The cover story was the result of a month’s sojourn in London by co-founder Ira Robbins (those are his blurry black and whites of Roger Ruskin Spear you see here). Dave contributed a Ron Wood Q&A, and Kathy Miller added a piece on the Maels. Starting with this issue, we adopted an intentionally enigmatic (and endlessly confusing) slogan, twitting Creem: “America’s Only British Rock Magazine” (replacing the less pungent “For the Rock Consumer”). Production note from the 20th century: those bold headlines in the box had to be cut out and positioned, letter by letter.

TOTP 6, December 1974/January 1975

A snazzy cover photo of Robert Fripp (by Ron Gott) heralded the start of an exhaustive three-part history of King Crimson and other Fripperies by Ihor Slabicky. Now used to hobnobbing with the stars, we also got to Brian Eno. The most interesting part of his interview was a nude photo session. Playgirl magazine had asked him to pose for its centerfold, and he needed test shots — or so he told photographer Linda Danna. She still has the negatives, and Eno swore he’d break her lens cap if they ever saw print.

TOTP 7, February/March 1975

Evidence of an early production misadventure, this issue (as well as the two that followed) took us out of the hand-stapled realm by being printed and bound all in one by a firm that specialized in supermarket circulars and general incompetence. Nothing was centered or straight, the glue binding fell apart in the heat and the ink smudged like a cheap counterfeit bill. But we had a commercially produced logo (as opposed to hand-lettered) and a fine Animals article, by future Rolling Stone staffer David Fricke. Perhaps that inspired (or at least justified) the new cover price of 65 cents.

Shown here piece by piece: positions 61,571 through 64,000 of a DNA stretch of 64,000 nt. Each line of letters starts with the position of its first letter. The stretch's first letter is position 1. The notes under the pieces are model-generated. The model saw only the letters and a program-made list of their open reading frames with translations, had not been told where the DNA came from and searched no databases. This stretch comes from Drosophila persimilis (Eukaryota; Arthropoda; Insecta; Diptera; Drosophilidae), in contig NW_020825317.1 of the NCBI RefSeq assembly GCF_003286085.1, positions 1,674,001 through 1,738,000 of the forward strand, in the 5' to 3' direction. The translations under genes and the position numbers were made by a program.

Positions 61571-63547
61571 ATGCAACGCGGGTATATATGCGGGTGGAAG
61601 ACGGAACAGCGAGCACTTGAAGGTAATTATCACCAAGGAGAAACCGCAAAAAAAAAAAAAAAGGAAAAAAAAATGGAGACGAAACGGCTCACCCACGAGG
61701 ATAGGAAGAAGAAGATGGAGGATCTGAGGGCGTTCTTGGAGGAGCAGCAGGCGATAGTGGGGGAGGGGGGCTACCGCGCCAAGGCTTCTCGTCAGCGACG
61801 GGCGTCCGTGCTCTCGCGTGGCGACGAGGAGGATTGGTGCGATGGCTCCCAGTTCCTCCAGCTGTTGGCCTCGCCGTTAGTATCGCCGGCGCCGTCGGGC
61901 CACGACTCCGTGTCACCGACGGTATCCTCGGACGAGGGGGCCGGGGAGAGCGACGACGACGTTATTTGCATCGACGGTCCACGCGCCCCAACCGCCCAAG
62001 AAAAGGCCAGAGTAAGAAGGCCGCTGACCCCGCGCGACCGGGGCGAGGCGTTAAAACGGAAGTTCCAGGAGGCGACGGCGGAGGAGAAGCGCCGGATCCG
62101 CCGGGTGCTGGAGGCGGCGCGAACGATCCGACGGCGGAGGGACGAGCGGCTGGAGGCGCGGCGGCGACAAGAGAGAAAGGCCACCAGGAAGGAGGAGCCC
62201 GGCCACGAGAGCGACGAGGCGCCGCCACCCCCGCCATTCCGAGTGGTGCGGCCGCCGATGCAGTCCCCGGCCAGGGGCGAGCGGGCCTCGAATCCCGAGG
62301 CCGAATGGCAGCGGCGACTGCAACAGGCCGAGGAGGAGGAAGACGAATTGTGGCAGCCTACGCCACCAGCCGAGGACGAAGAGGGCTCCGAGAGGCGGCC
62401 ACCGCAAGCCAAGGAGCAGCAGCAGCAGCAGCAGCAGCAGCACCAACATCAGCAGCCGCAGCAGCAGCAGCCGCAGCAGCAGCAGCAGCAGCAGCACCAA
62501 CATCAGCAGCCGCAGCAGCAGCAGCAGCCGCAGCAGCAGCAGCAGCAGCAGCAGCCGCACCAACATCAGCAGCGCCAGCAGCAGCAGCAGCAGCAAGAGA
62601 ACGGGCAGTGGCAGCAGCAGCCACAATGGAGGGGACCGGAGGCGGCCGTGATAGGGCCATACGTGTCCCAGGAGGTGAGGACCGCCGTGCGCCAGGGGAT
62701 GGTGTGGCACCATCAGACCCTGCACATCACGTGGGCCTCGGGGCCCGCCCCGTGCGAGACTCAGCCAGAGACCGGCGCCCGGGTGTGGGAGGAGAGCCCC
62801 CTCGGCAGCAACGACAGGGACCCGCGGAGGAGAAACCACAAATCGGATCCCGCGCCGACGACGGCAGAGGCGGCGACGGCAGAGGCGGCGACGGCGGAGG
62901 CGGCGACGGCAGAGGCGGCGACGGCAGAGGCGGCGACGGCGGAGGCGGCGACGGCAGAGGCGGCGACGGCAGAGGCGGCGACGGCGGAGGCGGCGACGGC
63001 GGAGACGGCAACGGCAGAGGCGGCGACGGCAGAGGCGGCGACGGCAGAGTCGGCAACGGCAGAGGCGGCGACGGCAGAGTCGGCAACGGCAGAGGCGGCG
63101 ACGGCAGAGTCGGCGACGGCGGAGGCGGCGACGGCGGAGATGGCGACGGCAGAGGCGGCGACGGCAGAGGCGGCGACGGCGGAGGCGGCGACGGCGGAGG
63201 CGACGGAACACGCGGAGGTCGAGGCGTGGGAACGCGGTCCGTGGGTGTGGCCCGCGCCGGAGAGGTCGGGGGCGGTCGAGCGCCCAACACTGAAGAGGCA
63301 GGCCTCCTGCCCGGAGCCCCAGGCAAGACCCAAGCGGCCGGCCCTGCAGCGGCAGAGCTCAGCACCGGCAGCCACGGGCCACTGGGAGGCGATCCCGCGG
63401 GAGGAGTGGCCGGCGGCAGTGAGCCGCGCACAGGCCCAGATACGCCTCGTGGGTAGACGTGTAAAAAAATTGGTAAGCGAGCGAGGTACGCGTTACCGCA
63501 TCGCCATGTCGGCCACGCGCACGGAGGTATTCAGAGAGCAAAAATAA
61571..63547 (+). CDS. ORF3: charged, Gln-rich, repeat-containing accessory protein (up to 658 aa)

TOTP 8, April/May 1975

Linda Danna’s cover photograph of Marc Bolan (complete with batwings and double chin) looked a lot better before the printer from hell (actually, Coney Island, Brooklyn) subjected it to lithographic debauchery. Noteworthy (or so it seemed at the time) contents of issue eight — a witty Kathy Miller cover story (“Roly Poly Boly”) and the first American print coverage of Cockney Rebel and Dr. Feelgood.

The logo design began to downplay the first two words of the name, which was proving to be a design impediment and a mouthful.

By this point, Jim Green, Sue Weiner and Scott Isler had joined the magazine’s collective, thereby forming the core team of what was slowly mutating into a business.

TOTP 9, June/August 1975

The last hurrah for our worst printer and only the second issue of Trouser Press not to contain any record reviews, this one fairly well typifies our early editorial focus — with articles on British rockers with roots in the ’60s, progressive (Gong), pub rock (a Brinsley Schwarz profile that didn’t get cover linage) and the fun fringe of Americans like Sparks. There’s even a bit of coverage (“New York Notes”) of the bands in our backyard. Most startling quote of the issue, by Francis Rossi of Status Quo in reply to a humble guitarist’s innocent request for advice on keeping his pinkie in shape to play all those Chuck Berry boogie chords: “Shove it in your rectum.”

TOTP 10, September/October 1975

A production breakthrough of sorts: a glossy (albeit still monochromatic) cover and genuine bindery staples (that, not coincidentally, occasioned another increase in the cover price, to a nice round buck). Inside, we began running a section of minuscule record auction ads as a result of a deal with Alan Betrock, who had just folded his extraordinary collectors’ magazine, The Rock Marketplace, and had not yet launched The New York Rocker. On the back cover there was a photo of Patti Smith and a stray kitten taken in front of CBGB one night and captioned with typically dark wit. Beck cover photo by Ron Gott.